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5 things we learned – Real Madrid 2-2 Bayern Munich (4-3)

 • by Adam Newson
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To paraphrase Jeff Goldblum’s character in Jurassic Park: Real Madrid always find a way…in the Champions League at least.

For the fourth time in five seasons Los Blancos are heading to the final. And this time it’s at Bayern Munich’s expense. The Germans were the better side in the second leg, they created countless chances and had 22 shots in total. But Zinedine Zidane’s side dragged themselves over the line once again.

It keeps up Zidane’s incredible record. He has yet to oversee a Champions League campaign at Real that hasn’t resulted in the club reaching the final of Europe’s premier club competition.

Is he the most tactically astute manager around? Certainly not. But his team has something special, a doggedness and determination to succeed.

Bayern will rue what might of been. A poor display in the first leg, and several missed opportunities in front of goal, ultimately proved their undoing. They were excellent in the Bernabeu and scored inside of five minutes; Joshua Kimmich firing home from close range.

Real responded through Karim Benzema’s well placed header but the home side didn’t control the contest despite having a 3-2 lead on aggregate. Instead they allowed Bayern to flood forward.

And yet, seconds after half time, the hosts were in front. Benzema able to tap into an empty net after Munich goalkeeper Sven Ulreich made a mess of a simple back pass from Corentin Tolisso.

Bayern hit back via James Rodríguez, who is still technically a Real Madrid player, but they weren’t able to find a winner. It was once again Real Madrid’s night.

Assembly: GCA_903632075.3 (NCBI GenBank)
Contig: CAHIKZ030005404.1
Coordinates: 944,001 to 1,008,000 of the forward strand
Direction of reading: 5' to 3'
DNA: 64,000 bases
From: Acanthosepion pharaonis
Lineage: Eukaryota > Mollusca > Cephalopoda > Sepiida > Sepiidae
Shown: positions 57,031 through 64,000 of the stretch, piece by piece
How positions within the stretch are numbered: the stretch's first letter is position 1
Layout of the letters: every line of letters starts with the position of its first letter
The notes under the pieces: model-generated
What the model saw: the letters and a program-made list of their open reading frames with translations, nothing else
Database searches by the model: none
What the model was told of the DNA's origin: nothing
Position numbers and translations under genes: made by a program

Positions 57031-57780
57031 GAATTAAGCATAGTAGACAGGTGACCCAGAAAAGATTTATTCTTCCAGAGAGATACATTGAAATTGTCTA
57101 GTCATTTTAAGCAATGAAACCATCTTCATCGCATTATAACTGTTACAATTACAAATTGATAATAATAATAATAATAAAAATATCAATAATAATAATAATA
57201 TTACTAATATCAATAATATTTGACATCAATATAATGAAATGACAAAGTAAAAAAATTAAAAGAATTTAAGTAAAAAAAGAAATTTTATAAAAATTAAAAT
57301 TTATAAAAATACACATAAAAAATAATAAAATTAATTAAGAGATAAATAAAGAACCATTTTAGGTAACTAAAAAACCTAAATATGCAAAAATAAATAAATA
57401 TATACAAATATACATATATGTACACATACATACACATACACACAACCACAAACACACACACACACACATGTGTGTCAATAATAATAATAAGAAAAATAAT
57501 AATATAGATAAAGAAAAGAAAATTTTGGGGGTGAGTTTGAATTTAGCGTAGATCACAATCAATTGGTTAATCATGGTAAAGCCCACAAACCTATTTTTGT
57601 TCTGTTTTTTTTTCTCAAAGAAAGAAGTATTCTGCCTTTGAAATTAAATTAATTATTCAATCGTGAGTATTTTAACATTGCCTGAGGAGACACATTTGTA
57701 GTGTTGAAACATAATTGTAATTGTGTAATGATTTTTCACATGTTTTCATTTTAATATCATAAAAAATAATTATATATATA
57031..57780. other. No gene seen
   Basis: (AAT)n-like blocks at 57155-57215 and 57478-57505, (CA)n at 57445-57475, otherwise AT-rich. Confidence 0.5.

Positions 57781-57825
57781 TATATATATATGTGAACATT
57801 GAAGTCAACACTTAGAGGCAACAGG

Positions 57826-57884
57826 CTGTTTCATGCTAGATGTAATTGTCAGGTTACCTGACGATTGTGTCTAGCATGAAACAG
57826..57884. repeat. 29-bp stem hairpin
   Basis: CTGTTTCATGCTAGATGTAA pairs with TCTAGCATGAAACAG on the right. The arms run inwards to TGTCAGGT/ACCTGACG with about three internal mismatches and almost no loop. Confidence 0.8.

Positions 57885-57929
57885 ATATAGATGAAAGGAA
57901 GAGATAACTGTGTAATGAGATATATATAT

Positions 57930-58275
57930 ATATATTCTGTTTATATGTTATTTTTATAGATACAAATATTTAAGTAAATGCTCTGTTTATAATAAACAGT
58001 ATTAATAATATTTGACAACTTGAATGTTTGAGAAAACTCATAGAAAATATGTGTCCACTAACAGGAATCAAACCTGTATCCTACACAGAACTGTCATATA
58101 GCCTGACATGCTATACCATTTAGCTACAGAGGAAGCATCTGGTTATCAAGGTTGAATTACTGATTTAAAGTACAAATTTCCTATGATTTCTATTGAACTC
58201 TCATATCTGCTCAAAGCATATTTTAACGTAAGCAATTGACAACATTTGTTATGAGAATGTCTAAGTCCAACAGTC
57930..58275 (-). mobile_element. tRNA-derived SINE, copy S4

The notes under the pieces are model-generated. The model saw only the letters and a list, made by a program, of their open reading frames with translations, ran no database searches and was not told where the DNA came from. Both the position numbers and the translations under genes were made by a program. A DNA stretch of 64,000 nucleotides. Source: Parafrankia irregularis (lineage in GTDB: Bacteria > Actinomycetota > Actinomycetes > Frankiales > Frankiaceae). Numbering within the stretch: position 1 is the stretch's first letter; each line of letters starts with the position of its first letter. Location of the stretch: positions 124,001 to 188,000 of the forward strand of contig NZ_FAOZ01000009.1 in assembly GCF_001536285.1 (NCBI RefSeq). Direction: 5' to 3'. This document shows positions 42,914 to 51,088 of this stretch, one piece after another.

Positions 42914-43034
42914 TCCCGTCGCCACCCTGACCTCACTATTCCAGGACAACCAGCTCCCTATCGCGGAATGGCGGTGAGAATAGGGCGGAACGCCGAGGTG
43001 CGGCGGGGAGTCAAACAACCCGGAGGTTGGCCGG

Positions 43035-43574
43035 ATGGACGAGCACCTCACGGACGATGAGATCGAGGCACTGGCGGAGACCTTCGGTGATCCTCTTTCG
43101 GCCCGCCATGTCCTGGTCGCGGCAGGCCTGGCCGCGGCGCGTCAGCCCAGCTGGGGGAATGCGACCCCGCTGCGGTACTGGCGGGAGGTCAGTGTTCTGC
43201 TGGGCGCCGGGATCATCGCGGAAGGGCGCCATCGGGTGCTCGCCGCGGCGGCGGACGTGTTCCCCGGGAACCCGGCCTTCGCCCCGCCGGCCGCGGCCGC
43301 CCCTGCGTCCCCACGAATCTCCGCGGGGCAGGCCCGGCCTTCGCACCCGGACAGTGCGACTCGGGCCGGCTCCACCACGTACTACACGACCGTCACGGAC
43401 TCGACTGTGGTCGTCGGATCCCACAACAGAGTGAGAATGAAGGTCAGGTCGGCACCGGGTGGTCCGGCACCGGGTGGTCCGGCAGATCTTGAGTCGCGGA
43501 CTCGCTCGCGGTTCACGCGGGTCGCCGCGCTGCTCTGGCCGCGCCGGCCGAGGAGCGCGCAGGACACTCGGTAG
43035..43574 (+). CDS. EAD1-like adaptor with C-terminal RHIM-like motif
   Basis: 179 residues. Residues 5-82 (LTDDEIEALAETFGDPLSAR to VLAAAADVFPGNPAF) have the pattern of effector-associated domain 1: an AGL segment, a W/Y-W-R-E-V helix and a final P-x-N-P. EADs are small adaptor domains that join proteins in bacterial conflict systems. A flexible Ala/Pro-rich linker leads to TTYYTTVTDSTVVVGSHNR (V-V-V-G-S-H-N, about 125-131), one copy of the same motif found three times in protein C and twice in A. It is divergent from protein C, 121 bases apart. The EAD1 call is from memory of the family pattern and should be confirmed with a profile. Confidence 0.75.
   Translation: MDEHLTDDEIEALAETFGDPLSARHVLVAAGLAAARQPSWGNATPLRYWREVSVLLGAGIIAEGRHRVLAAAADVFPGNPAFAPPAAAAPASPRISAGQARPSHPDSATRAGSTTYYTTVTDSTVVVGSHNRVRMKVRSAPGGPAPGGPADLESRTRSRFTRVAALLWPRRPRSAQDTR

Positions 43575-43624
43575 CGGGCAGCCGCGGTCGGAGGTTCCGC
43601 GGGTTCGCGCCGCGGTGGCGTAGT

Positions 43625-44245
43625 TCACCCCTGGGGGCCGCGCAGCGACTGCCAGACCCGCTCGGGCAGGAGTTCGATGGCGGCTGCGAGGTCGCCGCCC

Roma or, more likely, Liverpool will be their opponents in the final. Either will have a chance, because this Real side concede too many. But it’s with a Bayern defender that we begin the five things we learned from the contest.

Süle already one of Europe’s best

It was early last month that head coach Jupp Heynckes lavished praise on the young centre-back.

“When I look at Niklas Süle, I think he’s going to be a superb player, world class,” Heynckes said in an interview with kicker magazine after Bayern beat Augsburg 4-1 to wrap up their sixth successive Bundesliga title. “In a couple of years, he’ll be the most sought-after central defender in Europe.”

It turns out Heynckes was wrong, but only in terms of his timing. Süle is already a world-class centre-back and proved that emphatically against Madrid.

The 22-year-old, brought in for the injured Jérôme Boateng, produced an assured and commanding performance against the most clinical attacker in Europe; Cristiano Ronaldo.

Sule player persona

He marshalled the Portuguese superstar well, making three interceptions and two clearances.

Yet with the ball he was just as effective. No Bayern player managed to complete as many of their attempted passes as Süle. Of the 60 he played, 95 per cent found their target.

And these weren’t all just safe balls into the feet of unmarked midfielders, they were incisive and started flowing attacks.

The specialists make their mark

It wasn’t too long ago that full-back was deemed a position of relative unimportance.

Yes, those deployed either side of their centre-backs had to keep their shape, hold the defensive line and attempt to nullify opposition wingers, but it was a position many felt a competent player could turn their hand to.

Yet in recent years the role of a full-back has evolved. They’ve become vital to how teams attack and press, so specialists are required. At the Bernabeu three of the best in Europe were on display; Real Madrid’s Marcelo and Bayern duo Joshua Kimmich and David Alaba.

The former were involved the opening two goals of the evening; Kimmich on target for Bayern while Marcelo delivering the cross from which Benzema headed home.

But their impact on the game stretched beyond just creating and scoring goals. Kimmich played more key passes (4) than any Bayern player and made more interceptions than anyone else on the pitch (6). Alaba, meanwhile, was fouled more times than any Bayern player (2).